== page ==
“Your kingdom sounds terrible and stupid,” Alistair observed.
She laughed then. And he didn’t know if it was the sound of it or the way those lovely eyes crinkled up at the sides, or if it was perhaps the particular shape of her mouth, but he decided he very much liked it when Ingrid laughed.
“You’re not wrong,” she said finally. “And I must say I’m rather relieved to find your kingdom more pleasant.”
“I’ll take that pleasant and raise you excellent,” he said.
“And just how will you prove your excellence?” she asked.
He could think of a few ways. Most of them involved taking off his pants and her underskirts and a merry chase around his very large bed. However, that could wait until later once they knew more than each other’s first names and reading preferences.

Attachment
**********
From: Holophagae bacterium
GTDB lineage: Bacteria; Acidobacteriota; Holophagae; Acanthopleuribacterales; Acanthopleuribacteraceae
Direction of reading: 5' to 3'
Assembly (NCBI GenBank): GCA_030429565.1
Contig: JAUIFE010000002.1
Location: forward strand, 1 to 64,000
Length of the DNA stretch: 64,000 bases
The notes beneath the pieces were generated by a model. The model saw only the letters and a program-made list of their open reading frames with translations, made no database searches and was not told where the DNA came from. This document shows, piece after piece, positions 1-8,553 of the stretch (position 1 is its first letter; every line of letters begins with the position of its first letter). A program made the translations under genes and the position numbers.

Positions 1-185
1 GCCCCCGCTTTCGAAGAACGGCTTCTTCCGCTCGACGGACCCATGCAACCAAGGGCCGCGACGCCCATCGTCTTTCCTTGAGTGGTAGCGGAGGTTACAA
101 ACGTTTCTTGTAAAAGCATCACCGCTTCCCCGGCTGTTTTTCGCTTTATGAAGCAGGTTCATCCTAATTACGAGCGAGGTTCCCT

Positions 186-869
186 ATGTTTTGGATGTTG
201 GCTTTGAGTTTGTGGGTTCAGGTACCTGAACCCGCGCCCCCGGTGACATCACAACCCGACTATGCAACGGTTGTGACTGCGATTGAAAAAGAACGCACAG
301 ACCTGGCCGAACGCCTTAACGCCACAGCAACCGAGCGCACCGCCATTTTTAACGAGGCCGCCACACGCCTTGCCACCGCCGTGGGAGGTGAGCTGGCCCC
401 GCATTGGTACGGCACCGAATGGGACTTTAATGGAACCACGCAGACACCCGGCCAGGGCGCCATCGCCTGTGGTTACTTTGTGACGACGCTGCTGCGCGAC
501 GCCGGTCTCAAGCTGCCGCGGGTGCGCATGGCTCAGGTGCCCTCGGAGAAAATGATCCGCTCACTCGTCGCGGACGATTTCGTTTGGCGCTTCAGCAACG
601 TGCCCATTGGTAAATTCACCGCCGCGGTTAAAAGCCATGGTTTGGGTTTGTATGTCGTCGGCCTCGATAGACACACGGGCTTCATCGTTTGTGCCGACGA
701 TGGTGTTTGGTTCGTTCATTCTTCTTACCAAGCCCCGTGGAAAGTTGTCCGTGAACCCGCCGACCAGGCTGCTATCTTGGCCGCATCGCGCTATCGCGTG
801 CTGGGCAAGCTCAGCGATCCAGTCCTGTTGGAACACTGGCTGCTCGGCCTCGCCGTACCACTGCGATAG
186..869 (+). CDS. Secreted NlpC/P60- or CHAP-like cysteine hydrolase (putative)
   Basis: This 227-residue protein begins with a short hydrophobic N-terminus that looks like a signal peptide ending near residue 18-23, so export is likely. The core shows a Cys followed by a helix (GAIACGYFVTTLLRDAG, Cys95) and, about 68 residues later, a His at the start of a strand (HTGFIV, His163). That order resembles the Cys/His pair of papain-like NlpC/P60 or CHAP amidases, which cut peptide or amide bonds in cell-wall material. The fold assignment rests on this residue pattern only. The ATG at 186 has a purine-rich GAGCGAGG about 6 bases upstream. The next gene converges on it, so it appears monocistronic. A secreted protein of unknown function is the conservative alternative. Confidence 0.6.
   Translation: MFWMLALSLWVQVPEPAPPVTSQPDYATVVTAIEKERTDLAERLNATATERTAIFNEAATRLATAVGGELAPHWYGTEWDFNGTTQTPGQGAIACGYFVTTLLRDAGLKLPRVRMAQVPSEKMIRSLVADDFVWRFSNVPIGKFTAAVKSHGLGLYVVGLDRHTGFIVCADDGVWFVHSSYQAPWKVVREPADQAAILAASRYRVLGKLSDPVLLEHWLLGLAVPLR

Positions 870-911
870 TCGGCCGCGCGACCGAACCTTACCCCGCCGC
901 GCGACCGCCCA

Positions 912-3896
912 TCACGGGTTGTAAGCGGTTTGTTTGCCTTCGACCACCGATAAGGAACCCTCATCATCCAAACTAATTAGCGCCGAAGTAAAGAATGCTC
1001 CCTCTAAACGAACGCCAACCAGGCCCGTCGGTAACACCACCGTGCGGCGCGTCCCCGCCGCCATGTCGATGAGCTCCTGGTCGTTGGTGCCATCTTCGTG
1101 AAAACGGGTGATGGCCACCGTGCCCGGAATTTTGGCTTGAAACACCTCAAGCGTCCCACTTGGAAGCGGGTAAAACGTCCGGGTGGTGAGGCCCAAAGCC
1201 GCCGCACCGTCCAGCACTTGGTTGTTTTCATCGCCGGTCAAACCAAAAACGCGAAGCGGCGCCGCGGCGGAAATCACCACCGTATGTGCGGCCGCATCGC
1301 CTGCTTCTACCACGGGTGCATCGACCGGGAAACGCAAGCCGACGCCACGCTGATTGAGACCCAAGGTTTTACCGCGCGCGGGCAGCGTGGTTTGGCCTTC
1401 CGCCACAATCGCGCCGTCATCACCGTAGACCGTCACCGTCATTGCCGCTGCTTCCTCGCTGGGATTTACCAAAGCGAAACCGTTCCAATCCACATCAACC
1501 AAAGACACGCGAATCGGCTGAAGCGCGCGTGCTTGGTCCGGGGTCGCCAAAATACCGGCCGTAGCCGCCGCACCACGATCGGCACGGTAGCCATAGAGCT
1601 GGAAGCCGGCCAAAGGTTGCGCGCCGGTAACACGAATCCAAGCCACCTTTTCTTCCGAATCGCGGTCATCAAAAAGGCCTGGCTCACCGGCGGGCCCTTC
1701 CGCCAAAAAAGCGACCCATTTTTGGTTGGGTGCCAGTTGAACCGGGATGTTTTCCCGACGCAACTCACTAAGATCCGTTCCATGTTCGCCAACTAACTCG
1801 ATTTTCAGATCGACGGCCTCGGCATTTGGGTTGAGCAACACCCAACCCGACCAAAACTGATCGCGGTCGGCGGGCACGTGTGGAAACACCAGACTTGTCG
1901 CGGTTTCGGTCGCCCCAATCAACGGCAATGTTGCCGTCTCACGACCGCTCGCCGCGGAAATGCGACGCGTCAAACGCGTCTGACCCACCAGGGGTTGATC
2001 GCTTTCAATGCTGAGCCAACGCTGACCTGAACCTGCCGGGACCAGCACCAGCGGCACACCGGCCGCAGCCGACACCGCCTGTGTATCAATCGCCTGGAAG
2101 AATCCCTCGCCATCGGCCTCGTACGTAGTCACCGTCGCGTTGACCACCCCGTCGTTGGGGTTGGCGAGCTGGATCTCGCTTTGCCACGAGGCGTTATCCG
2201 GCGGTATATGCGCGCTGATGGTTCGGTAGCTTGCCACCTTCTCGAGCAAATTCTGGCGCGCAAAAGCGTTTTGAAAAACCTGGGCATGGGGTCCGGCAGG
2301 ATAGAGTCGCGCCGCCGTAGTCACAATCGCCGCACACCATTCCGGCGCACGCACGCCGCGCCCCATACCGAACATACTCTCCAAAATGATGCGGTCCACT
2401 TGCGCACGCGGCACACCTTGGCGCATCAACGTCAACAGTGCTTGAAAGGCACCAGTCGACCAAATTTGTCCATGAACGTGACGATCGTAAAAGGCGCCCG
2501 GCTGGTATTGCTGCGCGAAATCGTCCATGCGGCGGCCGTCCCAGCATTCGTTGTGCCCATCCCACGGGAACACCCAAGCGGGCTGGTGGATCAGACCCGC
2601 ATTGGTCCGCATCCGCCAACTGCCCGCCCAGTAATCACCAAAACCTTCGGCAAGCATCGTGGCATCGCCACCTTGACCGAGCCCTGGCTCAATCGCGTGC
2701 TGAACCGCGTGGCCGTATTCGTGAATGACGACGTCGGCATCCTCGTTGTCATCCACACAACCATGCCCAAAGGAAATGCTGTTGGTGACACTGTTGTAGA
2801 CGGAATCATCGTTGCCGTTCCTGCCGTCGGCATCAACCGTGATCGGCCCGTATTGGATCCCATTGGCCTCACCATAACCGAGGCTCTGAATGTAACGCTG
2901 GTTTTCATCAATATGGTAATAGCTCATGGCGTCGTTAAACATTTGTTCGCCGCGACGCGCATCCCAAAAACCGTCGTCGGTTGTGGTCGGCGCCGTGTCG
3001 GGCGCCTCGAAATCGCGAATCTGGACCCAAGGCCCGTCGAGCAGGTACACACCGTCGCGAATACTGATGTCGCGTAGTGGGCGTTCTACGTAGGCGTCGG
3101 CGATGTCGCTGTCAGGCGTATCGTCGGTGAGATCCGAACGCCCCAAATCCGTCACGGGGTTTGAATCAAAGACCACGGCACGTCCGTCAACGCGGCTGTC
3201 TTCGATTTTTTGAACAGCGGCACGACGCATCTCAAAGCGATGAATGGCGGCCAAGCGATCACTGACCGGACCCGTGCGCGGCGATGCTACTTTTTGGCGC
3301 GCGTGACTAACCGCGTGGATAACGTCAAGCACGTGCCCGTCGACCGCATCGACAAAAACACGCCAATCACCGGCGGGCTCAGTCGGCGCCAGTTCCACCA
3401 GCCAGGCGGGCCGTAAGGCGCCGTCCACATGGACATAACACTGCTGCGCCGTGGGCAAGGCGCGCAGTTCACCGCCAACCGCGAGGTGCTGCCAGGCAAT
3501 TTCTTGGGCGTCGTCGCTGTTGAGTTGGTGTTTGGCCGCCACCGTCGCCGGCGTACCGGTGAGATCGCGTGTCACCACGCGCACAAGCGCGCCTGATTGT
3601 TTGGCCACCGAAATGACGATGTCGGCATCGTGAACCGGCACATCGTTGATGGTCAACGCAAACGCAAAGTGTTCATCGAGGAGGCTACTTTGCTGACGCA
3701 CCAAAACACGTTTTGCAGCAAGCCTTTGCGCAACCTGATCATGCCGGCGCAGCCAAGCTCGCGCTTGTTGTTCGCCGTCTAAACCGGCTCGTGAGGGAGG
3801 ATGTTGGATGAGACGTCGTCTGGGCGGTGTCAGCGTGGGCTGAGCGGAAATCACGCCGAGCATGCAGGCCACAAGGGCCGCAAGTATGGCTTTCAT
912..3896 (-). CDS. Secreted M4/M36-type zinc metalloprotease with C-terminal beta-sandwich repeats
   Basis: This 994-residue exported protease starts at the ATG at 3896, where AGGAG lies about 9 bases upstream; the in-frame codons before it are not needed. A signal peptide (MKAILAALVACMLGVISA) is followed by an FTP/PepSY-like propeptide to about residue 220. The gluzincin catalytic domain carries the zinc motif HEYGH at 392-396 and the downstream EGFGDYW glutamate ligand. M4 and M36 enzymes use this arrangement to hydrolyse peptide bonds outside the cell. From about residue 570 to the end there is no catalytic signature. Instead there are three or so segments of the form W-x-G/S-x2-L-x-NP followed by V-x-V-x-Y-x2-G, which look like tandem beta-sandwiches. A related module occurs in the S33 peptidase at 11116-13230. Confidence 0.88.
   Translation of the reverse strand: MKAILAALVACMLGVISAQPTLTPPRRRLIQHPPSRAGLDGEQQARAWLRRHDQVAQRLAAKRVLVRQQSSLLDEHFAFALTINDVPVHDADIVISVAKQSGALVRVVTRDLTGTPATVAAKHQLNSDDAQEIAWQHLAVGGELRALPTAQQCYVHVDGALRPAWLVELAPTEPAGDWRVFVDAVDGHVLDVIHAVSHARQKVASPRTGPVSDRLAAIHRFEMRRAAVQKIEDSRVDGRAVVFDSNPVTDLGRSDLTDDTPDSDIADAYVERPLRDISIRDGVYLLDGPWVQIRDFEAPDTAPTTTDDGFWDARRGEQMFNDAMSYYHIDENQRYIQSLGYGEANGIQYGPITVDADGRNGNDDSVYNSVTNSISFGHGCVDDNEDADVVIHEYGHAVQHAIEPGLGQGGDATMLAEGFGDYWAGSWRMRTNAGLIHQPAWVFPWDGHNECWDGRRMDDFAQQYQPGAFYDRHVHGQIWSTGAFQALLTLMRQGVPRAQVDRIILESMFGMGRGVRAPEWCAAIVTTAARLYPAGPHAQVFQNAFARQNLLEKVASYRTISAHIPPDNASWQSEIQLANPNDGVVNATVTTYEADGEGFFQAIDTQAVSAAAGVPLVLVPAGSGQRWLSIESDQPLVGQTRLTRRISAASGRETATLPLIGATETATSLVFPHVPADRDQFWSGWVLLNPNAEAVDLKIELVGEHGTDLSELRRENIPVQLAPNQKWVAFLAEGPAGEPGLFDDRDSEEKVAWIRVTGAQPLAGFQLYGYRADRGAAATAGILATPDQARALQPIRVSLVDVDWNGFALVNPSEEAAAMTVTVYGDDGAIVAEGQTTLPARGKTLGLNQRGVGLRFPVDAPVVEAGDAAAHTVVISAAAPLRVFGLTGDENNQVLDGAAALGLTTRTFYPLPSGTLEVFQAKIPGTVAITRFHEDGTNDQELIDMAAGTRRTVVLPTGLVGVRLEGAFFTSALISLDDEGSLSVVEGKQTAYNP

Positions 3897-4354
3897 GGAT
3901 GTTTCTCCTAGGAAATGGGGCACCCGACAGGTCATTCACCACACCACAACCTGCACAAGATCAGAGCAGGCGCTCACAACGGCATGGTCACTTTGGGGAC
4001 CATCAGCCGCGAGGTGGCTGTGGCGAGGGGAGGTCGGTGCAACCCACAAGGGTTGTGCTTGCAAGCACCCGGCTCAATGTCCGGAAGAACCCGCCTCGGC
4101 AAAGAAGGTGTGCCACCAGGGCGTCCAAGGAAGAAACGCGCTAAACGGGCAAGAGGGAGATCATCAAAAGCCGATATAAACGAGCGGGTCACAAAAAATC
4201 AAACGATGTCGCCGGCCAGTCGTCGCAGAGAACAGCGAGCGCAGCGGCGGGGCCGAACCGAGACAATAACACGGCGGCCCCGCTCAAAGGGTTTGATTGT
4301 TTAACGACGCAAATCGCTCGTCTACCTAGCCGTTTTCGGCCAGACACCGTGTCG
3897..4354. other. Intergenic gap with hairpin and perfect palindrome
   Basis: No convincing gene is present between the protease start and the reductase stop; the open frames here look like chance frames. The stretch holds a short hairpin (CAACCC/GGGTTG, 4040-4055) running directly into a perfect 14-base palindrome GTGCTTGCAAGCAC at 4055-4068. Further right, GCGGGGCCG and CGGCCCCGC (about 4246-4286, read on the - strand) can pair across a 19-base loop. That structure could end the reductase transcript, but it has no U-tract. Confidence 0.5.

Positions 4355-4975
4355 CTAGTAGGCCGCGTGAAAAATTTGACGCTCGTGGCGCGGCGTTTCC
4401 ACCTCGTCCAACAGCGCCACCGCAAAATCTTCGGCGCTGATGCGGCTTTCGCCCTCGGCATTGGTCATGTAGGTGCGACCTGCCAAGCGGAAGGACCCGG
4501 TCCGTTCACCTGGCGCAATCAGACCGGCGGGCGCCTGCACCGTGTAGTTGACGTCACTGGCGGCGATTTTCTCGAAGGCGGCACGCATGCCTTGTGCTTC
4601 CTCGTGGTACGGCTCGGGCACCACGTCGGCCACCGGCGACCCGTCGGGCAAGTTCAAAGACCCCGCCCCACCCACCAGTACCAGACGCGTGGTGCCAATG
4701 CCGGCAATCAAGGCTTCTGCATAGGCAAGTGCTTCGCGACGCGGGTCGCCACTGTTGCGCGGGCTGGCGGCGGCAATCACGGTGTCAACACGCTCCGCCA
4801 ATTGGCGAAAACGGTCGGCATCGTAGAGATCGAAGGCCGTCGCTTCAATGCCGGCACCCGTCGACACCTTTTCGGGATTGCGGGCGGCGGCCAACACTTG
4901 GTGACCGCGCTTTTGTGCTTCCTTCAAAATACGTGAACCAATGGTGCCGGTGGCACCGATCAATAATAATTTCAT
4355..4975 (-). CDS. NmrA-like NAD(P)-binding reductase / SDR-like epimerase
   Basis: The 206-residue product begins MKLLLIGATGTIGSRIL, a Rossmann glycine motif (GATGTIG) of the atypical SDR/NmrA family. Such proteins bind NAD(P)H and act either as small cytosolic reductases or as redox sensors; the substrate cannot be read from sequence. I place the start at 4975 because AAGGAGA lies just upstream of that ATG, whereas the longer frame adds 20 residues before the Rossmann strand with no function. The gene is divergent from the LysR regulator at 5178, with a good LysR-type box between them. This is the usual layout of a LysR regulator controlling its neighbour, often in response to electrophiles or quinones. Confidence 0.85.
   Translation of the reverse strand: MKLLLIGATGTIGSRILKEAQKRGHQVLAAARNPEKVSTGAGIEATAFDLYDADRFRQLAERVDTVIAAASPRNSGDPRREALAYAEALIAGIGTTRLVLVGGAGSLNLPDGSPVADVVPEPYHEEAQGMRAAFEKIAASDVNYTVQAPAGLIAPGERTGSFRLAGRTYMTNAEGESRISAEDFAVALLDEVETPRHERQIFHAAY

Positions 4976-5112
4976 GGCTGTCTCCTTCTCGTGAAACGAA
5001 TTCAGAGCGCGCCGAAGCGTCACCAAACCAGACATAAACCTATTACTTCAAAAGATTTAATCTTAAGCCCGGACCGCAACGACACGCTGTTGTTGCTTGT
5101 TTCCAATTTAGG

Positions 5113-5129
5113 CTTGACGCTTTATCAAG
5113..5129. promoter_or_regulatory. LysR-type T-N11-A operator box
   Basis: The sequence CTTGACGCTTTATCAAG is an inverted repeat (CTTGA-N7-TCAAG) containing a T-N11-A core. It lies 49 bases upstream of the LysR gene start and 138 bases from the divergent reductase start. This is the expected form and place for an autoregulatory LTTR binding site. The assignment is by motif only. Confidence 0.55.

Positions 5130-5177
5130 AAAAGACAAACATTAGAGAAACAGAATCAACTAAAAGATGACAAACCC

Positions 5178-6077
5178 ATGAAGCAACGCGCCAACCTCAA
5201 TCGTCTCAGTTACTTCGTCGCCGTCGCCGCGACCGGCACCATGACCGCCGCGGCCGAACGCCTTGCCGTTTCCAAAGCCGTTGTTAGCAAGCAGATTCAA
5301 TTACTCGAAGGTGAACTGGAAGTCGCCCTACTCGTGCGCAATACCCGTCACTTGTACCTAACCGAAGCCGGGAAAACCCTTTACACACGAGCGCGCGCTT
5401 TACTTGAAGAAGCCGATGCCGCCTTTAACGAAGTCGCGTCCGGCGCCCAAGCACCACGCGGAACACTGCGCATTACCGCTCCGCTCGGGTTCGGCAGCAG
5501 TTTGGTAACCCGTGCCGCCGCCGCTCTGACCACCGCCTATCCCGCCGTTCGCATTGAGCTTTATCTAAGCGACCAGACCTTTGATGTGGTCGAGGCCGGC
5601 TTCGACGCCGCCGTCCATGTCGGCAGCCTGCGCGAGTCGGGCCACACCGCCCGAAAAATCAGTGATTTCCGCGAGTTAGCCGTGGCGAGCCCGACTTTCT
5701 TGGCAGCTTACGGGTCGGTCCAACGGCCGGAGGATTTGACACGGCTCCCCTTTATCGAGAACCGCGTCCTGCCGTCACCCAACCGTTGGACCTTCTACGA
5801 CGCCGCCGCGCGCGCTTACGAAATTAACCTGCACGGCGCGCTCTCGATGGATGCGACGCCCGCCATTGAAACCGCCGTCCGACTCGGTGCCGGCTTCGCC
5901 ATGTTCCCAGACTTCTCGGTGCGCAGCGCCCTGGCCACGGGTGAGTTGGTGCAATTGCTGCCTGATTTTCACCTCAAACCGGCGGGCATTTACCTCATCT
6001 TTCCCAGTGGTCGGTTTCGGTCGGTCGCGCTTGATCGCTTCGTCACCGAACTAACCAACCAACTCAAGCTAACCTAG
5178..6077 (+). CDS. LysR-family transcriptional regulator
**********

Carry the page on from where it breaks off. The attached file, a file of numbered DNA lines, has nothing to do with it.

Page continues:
“I shall ply you with tacos,” he decided. “Come along.”
They headed toward the heart of the festival with his squad of loyal soldiers clanking along behind.
“You see, the meat is seasoned and then wrapped in a corn or flour envelope of sorts,” he explained as they watched the cook expertly craft a platter of tacos for them in the back of a wagon bearing a sign that read Kelsey Kingsley’s Taco Bus.
“What’s that she’s putting on them?” Ingrid asked in fascination.
“Lettuce, tomato, onion, and this new thing my Uncle Vacado just discovered in a faraway land. We’re calling it an avocado,” he said, pointing to the odd green fruit on the butcherblock mounted to the floor of the wagon. He’s sent us wagons full of the little buggers, but they must be monitored carefully for they are unripe for an obscenely long time and then immediately go bad if you don’t catch them in their prime.”